Apple Inc. will release a software patch that allows third-party broken screen replacement on the latest iPhone 13 series without breaking Face ID

Third Party Broken iPhone 13 Screen Repair Face ID Disabled Software Update Restore Function
Repairing iPhone 13 broken screen at third-party repair shops won’t break Face ID? Pic credit: Faris Algosaibi/Flickr

Replacing a broken or non-functioning screen on an Apple Inc. iPhone 13 at a third-party repair shop, won’t break Face ID. Apple Inc. has indicated it will deliver a software update in the future. It will remove the restriction which essentially prevented iPhone users from getting their devices serviced at non-Apple repair shops.

Face ID, a critical biometric security and user authentication function could continue working even if iPhone 13 owners repair the device at third-party repair shops. Currently, Apple Inc. disables the function if users replace the broken screen at any non-authorized service centers.

Apple Inc. installed additional hardware to deliberately destroy any possibility of repairing iPhone devices at third-party repair shops:

Any Apple Inc. device has never been easy to disassemble or repair. In fact, with every new iteration, the company has made the processes even more complicated or complex.

Many proponents of ‘Right to Repair’ consider Apple Inc. as their number one adversary. The company routinely installs non-standard screws, and glues or solders components instead of using standard attachment mechanisms.

With the iPhone 13 series of devices, Apple Inc. went a step ahead. The company installed a micro-chip inside the screens of these expensive smartphones.

This chip effectively pairs the screen to the rest of the phone. In case a user decides to replace the screen at a third-party repair shop, whey would also need to bring across this paired controller.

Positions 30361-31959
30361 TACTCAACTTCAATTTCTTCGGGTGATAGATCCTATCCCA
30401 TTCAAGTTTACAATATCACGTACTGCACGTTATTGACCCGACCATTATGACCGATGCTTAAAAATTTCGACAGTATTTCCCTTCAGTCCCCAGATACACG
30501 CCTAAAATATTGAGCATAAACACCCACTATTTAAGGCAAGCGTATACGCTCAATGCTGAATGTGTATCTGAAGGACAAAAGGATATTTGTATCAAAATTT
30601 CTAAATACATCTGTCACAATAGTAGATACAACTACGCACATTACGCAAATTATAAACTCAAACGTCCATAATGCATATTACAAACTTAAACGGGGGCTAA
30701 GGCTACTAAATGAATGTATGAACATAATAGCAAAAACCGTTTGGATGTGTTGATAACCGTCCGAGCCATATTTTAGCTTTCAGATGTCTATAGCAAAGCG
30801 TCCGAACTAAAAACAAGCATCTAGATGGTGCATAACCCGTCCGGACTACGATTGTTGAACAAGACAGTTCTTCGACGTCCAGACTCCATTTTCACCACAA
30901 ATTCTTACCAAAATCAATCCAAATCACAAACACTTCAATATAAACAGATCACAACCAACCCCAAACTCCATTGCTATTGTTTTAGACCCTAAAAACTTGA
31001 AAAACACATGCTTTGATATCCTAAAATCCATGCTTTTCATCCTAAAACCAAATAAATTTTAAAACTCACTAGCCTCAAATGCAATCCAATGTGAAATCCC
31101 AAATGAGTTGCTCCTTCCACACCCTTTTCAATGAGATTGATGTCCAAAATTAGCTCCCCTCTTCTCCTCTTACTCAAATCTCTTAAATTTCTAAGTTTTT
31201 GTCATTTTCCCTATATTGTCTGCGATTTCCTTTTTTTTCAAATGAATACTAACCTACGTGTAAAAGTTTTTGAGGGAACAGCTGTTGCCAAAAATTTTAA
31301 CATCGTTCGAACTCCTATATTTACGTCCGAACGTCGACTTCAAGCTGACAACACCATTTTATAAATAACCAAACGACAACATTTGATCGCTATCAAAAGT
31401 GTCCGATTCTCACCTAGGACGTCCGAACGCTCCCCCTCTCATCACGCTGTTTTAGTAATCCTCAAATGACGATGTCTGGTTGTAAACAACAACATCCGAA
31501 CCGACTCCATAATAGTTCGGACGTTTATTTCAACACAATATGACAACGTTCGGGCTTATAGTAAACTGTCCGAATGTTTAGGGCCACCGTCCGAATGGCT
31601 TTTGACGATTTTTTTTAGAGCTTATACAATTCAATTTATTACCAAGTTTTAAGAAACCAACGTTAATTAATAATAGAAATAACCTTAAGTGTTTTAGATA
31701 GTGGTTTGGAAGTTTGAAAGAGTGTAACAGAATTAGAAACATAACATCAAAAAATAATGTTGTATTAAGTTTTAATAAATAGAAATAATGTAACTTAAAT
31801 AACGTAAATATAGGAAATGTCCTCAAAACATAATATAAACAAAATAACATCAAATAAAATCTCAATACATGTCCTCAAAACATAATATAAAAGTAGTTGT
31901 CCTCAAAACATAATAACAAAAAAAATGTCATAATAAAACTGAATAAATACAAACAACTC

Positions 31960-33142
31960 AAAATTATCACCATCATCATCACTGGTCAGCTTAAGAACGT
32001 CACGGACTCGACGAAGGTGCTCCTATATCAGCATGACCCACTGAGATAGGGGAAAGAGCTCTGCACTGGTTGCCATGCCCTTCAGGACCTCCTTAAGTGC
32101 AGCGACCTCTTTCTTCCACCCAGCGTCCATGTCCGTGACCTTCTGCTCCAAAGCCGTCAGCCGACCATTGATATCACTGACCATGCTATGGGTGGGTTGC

Without this pairing, iOS refuses to recognize the screen and even disables Face ID. Apple Inc. recently released iOS 15, and this update seems to have the provision to disable Face ID.

Needless to mention, replacing a broken or non-functional screen is not a complex process. However, transplanting the microchip from the old display onto the new one is a complicated process. It requires surgical-level precision to de-solder the chip and re-solder it on the new device.

Apple Inc. has needlessly complicated the process of third-party broken screen replacement and essentially tipped the scale in its favor:

A screen on a smartphone is by far the most fragile component, and the most likely one to break or fail. The majority of smartphone repairs often involve battery or screen replacement.

Neither of these processes is simple when an Apple Inc. iPhone is involved. Recently, the company started to warn iPhone users about “non-genuine” displays.

Coming back to the screen replacement microchip pairing issue, authorized Apple repair outfits to have a software tool that ensures an iPhone and its replacement screen work together.

Needless to mention, this creates a massively uneven playing field, and it primarily benefits Apple Inc. Incidentally, replacing a screen at a third-party repair shop is often cheaper in comparison to getting repairs done at Apple Care or Apple-authorized repair shops.

Presumably bowing to mounting pressure, Apple Inc. reportedly claimed it will address this situation in an iOS update at some unspecific point, allowing replacement screens to keep Face ID enabled without any chip transfers”.

Apple Inc. hasn’t offered any details. Needless to mention, the company often silently addresses issues and threats.

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